In this remarkable book, Steven Feld, pioneer of the anthropology of sound, listens to the vernacular cosmopolitanism of jazz players in Ghana. Some have traveled widely, played with American jazz greats, and blended the innovations of John Coltrane with local instruments and worldviews. Combining memoir, biography, ethnography, and history, Feld conveys a diasporic intimacy and dialogue that contests American nationalist and Afrocentric narratives of jazz history. His stories of Accra's jazz cosmopolitanism feature Ghanaba/Guy Warren (1923-2008), the eccentric drummer who befriended the likes of Charlie Parker, Max Roach, and Thelonious Monk in the United States in the 1950s, only to return, embittered, to Ghana, where he became the country's leading experimentalist. Others whose stories figure prominently are Nii Noi Nortey, who fuses the legacies of the black avant-gardes of the 1960s and 1970s with pan-African philosophy in sculptural shrines to Coltrane and musical improvisations inspired by his work; the percussionist Nii Otoo Annan, a traditional master inspired by Coltrane's drummers Elvin Jones and Rashied Ali; and a union of Accra truck and minibus drivers whose squeeze-bulb honk-horn music for drivers' funerals recalls the jazz funerals of New Orleans. Feld describes these artists' cosmopolitan outlook as an "acoustemology," a way of knowing the world through sound.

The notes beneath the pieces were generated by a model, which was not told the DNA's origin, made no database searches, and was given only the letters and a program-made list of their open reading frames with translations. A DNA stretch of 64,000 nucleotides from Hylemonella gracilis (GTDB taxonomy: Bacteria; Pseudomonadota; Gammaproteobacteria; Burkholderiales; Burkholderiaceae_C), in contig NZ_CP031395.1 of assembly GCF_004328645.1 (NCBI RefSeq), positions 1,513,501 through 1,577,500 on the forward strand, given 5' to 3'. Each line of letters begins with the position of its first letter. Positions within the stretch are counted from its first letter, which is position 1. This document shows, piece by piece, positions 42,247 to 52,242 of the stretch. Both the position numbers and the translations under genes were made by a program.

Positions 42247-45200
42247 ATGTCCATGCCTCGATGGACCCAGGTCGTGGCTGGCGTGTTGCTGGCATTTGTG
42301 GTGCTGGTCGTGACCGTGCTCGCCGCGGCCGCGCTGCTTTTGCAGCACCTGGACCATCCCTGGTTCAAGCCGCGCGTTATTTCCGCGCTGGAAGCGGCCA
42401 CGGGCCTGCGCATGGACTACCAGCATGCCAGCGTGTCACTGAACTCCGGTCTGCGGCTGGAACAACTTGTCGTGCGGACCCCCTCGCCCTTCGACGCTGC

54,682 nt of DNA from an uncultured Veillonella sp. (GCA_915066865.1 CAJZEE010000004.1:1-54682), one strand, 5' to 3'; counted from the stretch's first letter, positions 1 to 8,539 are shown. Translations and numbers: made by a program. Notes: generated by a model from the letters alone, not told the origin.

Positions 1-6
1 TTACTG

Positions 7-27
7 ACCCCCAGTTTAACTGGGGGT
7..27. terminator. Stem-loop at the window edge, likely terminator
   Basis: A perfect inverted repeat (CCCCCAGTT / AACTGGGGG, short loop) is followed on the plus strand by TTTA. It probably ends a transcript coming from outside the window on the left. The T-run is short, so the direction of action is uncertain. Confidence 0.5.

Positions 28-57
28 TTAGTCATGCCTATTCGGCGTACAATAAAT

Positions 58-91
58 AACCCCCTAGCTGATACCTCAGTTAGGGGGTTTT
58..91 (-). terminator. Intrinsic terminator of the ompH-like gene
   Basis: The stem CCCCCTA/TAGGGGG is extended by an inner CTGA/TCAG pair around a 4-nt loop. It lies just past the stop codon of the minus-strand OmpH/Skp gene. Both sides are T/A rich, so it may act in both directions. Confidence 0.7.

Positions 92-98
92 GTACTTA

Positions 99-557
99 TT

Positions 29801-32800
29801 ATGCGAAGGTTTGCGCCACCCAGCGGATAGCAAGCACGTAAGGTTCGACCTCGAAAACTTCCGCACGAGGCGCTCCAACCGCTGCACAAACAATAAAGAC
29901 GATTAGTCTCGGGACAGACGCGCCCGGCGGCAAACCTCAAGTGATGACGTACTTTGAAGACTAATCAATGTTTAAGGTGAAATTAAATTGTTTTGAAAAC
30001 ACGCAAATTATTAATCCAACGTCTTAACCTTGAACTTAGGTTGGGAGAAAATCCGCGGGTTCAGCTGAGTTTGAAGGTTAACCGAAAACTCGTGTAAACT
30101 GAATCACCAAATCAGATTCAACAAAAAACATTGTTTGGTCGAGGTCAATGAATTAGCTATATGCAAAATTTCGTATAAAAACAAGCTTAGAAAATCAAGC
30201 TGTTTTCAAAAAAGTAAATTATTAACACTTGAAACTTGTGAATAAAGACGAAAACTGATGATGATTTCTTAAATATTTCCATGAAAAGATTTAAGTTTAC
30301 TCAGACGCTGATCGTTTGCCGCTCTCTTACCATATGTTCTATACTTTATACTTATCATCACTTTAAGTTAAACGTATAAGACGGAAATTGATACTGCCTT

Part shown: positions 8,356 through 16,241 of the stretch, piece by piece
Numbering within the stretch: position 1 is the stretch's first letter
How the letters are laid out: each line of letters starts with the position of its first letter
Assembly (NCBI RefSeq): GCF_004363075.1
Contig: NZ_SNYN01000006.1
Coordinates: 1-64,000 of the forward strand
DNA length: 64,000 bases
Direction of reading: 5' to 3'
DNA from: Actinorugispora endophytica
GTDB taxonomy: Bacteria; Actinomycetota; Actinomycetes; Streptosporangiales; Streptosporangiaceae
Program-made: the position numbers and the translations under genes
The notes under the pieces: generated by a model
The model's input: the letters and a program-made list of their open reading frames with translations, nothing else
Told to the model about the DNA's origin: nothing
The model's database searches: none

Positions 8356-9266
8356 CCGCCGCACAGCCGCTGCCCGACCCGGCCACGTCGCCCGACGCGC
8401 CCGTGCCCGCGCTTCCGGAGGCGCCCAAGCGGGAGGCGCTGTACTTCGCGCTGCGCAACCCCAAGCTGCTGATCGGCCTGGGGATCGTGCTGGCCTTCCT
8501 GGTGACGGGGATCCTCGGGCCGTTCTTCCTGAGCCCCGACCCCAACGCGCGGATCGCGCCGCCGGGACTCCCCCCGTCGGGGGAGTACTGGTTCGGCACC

Opus xi Four-Bar Intro "The Shape of Jazz to Come" 1 Vamp In, Head Acoustemology in Accra: On Jazz Cosmopolitanism 11 First Chorus, with Transposition Guy Warren / Ghanaba: From Afro-Jazz to Handel via Max Roach 51 Second Chorus, Blow Free Nii Noi Nortey: From Pan-Africanism to Afrifones via John Coltrane 87 Third Chorus, Back Inside Nii Otoo Annan: From Toads to Polyrhythm via Elvin Jones and Rashied Ali 119 Fourth Chorus, Shout to the Groove Por Por: From Honk Horns to Jazz Funerals via New Orleans 159 Head Again, Vamp Out Beyond Diasporic Intimacy 199 "Dedicated to You" 245 Horn Backgrounds, Riffs Underneath 249 Themes, Players 299